You might call North Dakota the antithesis of President Obama’s political base.
Whites make up 90 percent of its population, which is fewer than one million people and mostly in rural areas. Its proportion of people 65 and over exceeds the national average. There was never a chance that North Dakota would give Mr. Obama its three electoral votes.
So Mr. Obama has not given North Dakota his time. It is one of six states he has not visited as president, along with South Dakota, Arkansas, Idaho, South Carolina and Utah. He has gone just once to Kansas, Kentucky, Mississippi, Montana, Nebraska, Tennessee and Wyoming.
Mr. Obama’s near-complete absence from more than 25 percent of the states, from which he is politically estranged, is no surprise, in that it reflects routine cost-benefit calculations of the modern presidency. But in a country splintered by partisanship and race, it may also have consequences.
America’s 21st-century politics, as underscored by the immigration debate now embroiling Congress, increasingly pits the preferences of a dwindling, Republican-leaning white majority against those of expanding, Democratic-leaning Hispanic and black minorities. Even some sympathetic observers fault Mr. Obama for not doing all he could to pull disparate elements of society closer.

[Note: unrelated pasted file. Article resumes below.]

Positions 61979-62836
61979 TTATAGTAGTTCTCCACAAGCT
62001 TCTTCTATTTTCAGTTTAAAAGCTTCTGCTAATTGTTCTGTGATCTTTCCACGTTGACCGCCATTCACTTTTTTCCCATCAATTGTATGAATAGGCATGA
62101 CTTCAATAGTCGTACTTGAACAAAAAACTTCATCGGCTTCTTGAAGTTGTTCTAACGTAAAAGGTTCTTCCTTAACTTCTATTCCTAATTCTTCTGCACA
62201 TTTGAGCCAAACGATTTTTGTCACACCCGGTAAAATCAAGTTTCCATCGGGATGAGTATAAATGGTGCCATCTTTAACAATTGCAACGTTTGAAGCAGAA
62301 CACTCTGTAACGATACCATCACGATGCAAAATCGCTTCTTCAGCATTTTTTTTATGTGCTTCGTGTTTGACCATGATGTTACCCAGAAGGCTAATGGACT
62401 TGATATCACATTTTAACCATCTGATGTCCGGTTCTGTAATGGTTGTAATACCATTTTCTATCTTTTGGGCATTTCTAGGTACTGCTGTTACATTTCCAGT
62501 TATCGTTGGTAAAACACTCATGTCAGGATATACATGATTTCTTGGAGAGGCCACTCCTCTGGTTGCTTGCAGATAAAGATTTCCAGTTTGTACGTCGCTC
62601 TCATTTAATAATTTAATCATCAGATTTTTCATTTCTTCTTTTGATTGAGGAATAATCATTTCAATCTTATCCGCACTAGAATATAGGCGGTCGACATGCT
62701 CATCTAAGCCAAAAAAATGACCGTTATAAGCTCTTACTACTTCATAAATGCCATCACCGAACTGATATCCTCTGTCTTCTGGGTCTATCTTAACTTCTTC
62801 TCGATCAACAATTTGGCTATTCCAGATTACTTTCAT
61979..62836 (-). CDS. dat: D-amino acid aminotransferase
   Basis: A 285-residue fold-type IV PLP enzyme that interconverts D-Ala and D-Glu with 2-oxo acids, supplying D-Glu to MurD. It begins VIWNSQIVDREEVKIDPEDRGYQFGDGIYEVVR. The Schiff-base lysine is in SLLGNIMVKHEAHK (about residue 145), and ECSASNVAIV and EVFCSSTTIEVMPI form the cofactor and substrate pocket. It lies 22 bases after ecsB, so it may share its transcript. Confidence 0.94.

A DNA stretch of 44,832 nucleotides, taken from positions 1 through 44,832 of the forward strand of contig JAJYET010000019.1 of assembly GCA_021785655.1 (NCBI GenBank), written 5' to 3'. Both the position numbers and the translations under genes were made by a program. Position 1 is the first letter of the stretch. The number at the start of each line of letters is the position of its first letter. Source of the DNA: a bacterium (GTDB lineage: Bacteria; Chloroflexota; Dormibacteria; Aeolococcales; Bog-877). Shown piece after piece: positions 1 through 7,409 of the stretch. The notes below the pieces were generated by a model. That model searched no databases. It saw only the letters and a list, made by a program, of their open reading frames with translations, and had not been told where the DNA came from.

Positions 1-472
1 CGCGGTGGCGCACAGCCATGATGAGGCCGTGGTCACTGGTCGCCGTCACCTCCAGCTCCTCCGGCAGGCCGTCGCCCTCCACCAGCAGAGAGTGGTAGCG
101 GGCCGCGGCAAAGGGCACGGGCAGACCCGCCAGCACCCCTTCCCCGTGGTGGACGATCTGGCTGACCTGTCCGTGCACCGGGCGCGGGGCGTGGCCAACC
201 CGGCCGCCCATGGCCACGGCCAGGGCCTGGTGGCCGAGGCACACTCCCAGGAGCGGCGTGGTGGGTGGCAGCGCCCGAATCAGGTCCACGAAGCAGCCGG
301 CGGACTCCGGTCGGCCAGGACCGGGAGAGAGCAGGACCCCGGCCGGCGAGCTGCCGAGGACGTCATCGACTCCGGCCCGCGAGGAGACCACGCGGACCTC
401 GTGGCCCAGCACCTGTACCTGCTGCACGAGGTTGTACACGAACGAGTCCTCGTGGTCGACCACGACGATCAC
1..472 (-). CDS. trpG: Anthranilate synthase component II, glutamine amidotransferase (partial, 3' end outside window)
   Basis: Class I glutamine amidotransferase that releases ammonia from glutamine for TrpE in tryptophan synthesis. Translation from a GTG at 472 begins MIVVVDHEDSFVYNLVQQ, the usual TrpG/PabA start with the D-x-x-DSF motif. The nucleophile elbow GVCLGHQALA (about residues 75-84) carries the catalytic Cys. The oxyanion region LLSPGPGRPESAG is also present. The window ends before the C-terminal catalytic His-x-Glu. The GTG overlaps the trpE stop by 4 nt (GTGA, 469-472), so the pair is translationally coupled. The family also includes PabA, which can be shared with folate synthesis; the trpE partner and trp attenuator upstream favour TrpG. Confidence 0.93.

“Every president should make an attempt to bridge the divide,” said Donna Brazile, an African-American Democratic strategist. “It’s a tall order. I wouldn’t give him high marks.”
Al Cross, who directs the Institute for Rural Journalism and Community Issues at the University of Kentucky, said, “You’re president of the whole country.” By all but ignoring the state, he added, Mr. Obama has allowed negative sentiment toward his presidency to deepen and harden.
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